Great British Menu 2018 chefs - David Coulson, North East heat

The  Staff Canteen

The Staff Canteen

Editor 13th August 2018

Meet the Great British Menu 2018 chefs from the North East: David Coulson

This year David Coulson from Peace & Loaf, takes on Dan Fletcher and Danny Parker in a bid to make it through to the Great British Menu 2018 banquet which celebrates 70 years of the National Health Service. This year’s brief is to create celebratory and heartfelt dishes in tribute to the heroic staff of the NHS.

Great British Menu 2018 chefs - North East - David Coulson, Peace & Loaf
David Coulson

David Coulson is the chef owner of Peace & Loaf in Jesmond, Newcastle. He is self-taught, but worked at several restaurants in the North East including Seaham Hall and Castle Eden Inn, before opening his own place in 2013. Peace & Loaf has since been awarded two AA Rosettes and a mention in the Michelin Guide. David was also a finalist on MasterChef: The Professionals 2010.

Why did you want to be involved in Great British Menu?

Great British Menu started when I was about 18 or 19, and it’s a programme that I’ve always watched. I’ve learnt so much from it and I’ve got so much respect for that programme. I think that it’s one of the hardest cooking competitions in the country, so I wanted to challenge myself.

This years’ theme is celebrating the 70th anniversary of the NHS – how easy was it for you to come up with dishes to be served at the anniversary banquet?

My menu just wrote itself. I had a few good stories that actually meant something to me. I wanted to show people that I can cook my own original food and show them something that’s not been done before. 

What does the NHS mean to you and how rewarding is it to possibly cook your food for these incredible individuals?

The NHS is one of the proudest things we have in this country. Everybody knows somebody that works in the NHS. It’s like a little family. Whether it be happy in some places, sad in others– their work is amazing. I was so proud to represent the North East and the hospitals of this region.

How difficult is it to cook in the Great British Menu kitchen alongside other chefs?

It’s a red hot little kitchen! It was alright though – I just focused on what I had to do and didn’t worry about what the other lads were up to really. But it was nice to have a week with some different chefs and I enjoyed it.

What was the best part about being on Great British Menu?

Meeting the veteran judge was a massive highlight for me. I can’t say who!

Were there any negative parts to being on Great British Menu?

Because I’ve sat at home and watched it, I knew how many great chefs have been on the programme. That was definitely the most challenging thing. You think ‘I could do that’ but when you’re there, the pressure’s just completely different and you’re putting everything on yourself to create something that people want to see. That pressure is massive. The cameras I was alright with because I was a MasterChef: The Professionals finalist in 2010 so I’m used to it.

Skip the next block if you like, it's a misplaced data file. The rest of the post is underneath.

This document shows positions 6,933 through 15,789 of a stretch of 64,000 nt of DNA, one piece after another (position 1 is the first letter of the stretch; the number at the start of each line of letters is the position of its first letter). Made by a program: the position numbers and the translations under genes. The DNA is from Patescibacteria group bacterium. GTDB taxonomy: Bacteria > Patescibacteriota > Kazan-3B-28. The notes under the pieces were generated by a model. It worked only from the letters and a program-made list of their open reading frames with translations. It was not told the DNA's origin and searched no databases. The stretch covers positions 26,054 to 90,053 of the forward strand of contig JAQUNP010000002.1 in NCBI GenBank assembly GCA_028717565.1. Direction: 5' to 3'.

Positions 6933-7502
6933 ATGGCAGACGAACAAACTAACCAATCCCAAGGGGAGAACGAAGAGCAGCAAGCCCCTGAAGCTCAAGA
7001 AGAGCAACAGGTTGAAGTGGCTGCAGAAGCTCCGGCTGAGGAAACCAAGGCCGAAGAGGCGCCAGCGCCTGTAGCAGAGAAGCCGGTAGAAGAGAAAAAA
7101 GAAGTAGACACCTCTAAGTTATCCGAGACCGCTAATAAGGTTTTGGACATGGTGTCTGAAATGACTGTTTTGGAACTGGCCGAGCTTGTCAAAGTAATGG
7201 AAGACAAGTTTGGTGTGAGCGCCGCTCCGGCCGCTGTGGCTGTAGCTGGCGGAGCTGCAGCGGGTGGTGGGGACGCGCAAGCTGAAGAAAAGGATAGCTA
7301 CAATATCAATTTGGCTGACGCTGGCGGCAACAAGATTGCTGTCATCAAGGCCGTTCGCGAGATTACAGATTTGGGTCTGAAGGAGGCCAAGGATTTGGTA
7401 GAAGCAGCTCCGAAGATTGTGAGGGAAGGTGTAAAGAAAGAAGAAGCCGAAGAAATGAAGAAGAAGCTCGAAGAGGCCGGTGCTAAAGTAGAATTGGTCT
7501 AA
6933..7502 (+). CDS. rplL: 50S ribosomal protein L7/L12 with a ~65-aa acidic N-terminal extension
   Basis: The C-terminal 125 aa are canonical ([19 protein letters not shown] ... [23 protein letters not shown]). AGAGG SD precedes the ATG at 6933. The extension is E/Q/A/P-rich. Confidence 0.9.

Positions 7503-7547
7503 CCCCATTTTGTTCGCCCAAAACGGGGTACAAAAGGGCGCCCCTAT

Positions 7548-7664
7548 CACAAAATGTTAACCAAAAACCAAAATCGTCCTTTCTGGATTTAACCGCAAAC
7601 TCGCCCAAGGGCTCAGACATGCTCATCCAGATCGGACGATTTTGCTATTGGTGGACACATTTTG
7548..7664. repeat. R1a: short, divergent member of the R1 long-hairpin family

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David Coulson - North East heat
Credit: Optomen TV/

Andrew Hayes-Watkins

How did you find the criticism and being judged?

Anything that the veteran judge would say, I would take on board. They’re there for a reason – they’ve won it already and they want to help you to win it so you should take it on the chin and cook your best. We say at work here – ‘take it on the flavour train’.

Were you more nervous about being judged by the veteran chef or the judges?

I was very nervous when my judge walked in – you’ll probably see it on my face!

Do you have any standout memories during your time on Great British Menu?

I got a couple of high scores that I was really happy with.

Would you take part in Great British Menu again?

I would definitely - to show people what I can do. I think that it was a big learning curve and I hope that it has a positive effect on the business. Not every chef that goes on there has their own restaurant, but I was representing myself because this restaurant is me.

Would you encourage your peers, colleagues and chef friends to take part in a competition like Great British Menu?

Of course. I think that lots of chefs would love to be asked to be on the show. One of my ambitions when I started being a senior chef was to do this and represent myself.


The  Staff Canteen

The Staff Canteen

Editor 13th August 2018

Great British Menu 2018 chefs - David Coulson, North East heat